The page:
Australia’s humanitarian aid to the DPRK increased again, although at lower levels, with the convening of successive rounds of the Six Party Talks during the period 2003 to 2007 and the 2012 ‘Leap Day Agreement’ between the US and North Korea, negotiations which also eventually collapsed.

While the prospects for a new nuclear agreement on the Korean Peninsula are uncertain, the humanitarian and food security situation in DPRK remains dire—largely as a result of the Kim regime’s brutal policies. According to the WFP’s most recent assessment, around 10.3 million people (almost half the population) are undernourished, rates of stunting (low height for age) affect one in four children under five years of age and anaemia affects one in three children under five, as well as women and young mothers.

China remains the principal source of international aid to the DPRK. While figures regarding the quantity of this aid vary, a 2014 study notes that, historically, Beijing’s assistance has focused on infrastructure—including factories, bridges, roads, railways, and dams—as well as food aid, some of which is provided through the WFP. However, while China is now believed to be North Korea’s largest source of aid, ‘it has no known system for monitoring how this aid is distributed’. Data collected by the Organisation for Economic Cooperation and Development shows that in 2015–16 Russia (US$59 million), the Global Fund for HIV/AIDS, TB and Malaria ($US12 million), Switzerland ($US11 million) and the European Union ($US8 million) comprised the DPRK’s other key aid donors. The bulk of this assistance was provided as humanitarian aid.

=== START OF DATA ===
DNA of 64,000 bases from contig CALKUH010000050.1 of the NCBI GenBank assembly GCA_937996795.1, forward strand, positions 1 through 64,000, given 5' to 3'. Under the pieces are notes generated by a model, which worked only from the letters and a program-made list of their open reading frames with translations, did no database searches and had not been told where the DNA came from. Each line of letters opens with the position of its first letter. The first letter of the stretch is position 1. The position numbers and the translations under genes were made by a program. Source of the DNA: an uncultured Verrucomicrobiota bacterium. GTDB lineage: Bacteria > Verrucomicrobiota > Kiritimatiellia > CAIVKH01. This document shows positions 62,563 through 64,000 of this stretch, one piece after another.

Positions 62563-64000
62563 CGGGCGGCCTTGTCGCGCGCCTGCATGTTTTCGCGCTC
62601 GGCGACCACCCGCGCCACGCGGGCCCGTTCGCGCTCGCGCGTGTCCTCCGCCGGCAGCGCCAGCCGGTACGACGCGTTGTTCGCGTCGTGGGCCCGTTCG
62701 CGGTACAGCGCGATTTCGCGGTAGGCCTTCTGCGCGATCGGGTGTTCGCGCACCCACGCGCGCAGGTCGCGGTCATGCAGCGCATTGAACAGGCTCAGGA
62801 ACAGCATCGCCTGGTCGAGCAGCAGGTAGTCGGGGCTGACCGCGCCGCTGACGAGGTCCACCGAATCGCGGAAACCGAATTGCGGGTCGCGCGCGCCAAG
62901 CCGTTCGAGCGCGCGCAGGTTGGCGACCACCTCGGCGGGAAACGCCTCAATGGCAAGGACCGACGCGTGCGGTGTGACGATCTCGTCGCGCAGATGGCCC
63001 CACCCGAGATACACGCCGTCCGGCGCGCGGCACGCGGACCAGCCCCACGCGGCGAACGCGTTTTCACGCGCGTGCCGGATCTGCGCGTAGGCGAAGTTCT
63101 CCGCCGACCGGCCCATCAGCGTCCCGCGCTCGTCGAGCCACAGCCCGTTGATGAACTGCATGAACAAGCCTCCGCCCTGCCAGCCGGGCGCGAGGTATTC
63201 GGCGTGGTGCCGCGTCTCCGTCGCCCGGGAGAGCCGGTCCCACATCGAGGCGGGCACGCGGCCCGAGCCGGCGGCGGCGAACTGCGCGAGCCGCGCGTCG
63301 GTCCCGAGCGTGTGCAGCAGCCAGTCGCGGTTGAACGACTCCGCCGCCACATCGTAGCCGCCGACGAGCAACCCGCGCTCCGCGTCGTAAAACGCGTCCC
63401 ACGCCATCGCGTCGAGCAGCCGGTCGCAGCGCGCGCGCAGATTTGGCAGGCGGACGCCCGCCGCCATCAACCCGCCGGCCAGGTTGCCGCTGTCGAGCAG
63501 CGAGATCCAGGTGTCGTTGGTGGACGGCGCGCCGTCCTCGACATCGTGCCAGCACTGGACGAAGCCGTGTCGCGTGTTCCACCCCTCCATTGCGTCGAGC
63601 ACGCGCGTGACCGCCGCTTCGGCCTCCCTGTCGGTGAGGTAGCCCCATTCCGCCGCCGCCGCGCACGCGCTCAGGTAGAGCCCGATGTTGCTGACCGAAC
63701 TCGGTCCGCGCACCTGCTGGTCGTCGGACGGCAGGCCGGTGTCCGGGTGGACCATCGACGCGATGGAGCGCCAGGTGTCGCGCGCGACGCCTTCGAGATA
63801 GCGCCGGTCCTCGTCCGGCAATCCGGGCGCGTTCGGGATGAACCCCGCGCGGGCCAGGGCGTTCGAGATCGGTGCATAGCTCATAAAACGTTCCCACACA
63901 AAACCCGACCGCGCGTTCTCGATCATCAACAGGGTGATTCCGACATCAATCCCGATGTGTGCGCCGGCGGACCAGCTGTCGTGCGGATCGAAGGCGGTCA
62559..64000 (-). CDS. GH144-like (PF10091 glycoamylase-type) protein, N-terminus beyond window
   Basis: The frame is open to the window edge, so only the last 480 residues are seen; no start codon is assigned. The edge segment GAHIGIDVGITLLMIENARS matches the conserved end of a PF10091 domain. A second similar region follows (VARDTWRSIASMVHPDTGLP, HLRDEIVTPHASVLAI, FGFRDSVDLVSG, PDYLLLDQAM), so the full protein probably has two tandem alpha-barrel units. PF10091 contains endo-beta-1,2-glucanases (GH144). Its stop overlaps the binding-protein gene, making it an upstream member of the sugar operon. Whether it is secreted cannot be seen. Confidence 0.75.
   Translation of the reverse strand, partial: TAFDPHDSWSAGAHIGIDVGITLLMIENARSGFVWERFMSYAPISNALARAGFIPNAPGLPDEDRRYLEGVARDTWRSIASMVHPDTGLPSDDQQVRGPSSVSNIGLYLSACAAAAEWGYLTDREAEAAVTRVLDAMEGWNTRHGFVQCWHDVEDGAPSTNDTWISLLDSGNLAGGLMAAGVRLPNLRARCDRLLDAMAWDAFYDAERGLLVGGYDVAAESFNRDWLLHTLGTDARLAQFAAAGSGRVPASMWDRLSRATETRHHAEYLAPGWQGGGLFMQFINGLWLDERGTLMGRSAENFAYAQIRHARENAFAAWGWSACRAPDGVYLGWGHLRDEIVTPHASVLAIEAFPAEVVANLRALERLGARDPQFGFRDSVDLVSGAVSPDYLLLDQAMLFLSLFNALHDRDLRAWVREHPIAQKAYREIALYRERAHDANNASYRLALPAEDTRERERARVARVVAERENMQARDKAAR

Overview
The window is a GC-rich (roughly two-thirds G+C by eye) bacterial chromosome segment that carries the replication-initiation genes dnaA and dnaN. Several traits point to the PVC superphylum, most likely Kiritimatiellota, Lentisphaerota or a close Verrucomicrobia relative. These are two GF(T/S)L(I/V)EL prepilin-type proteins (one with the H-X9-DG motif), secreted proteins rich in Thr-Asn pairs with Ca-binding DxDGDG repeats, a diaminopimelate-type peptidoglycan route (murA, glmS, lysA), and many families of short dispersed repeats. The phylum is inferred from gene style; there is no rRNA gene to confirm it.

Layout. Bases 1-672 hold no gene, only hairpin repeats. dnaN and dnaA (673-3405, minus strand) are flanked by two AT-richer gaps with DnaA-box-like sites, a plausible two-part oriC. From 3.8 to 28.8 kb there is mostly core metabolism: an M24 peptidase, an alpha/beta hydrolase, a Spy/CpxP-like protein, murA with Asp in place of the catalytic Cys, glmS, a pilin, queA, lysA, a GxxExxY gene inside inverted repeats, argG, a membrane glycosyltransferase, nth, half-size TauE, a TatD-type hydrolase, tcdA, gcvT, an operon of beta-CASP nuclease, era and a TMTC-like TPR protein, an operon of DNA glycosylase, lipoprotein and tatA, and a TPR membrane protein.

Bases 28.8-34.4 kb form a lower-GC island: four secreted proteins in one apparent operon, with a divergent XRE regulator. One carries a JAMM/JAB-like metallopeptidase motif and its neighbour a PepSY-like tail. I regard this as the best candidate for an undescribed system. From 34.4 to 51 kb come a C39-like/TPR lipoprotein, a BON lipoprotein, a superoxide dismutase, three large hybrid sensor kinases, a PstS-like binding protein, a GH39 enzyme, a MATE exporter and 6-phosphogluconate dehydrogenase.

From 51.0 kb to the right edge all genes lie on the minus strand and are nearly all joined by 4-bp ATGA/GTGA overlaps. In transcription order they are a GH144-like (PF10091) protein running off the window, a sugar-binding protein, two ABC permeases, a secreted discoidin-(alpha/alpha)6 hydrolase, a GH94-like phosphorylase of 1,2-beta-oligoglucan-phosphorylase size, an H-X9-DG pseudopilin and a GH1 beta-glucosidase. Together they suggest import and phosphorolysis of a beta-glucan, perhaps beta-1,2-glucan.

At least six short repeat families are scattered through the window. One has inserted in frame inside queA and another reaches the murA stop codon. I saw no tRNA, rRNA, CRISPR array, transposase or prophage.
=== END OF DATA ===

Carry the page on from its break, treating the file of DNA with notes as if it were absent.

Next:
In considering increased humanitarian aid as a possible component of any future denuclearisation deal, the Congressional Research Service highlights what are likely to be some of the key issues for the US and its allies:

  • how to establish explicit ‘diplomatic’ linkages by conditioning food aid on progress in security-related talks, including negotiations regarding the North’s nuclear programs
  • how to harmonise policy among key US allies
  • deciding whether China should be engaged on aid and
  • deciding the mix between the WFP and non-government aid channels for aid, given the limitations on in-country access and monitoring.

This issue could raise some difficult questions for Australia on the aid front. While Australia’s overall humanitarian assistance will increase to $500 million per annum in the coming years, this increase will need to be achieved within the constraints of an aid budget that continues to decline in real terms. Moreover, the severity of protracted crises such as those in Syria, Yemen and Myanmar/Bangladesh means that Australia’s humanitarian aid dollar continues to be stretched thinner. International pressure for a renewed Australian aid commitment to North Korea would force more hard choices regarding priorities and trade-offs.

Tags: Aid, North Asia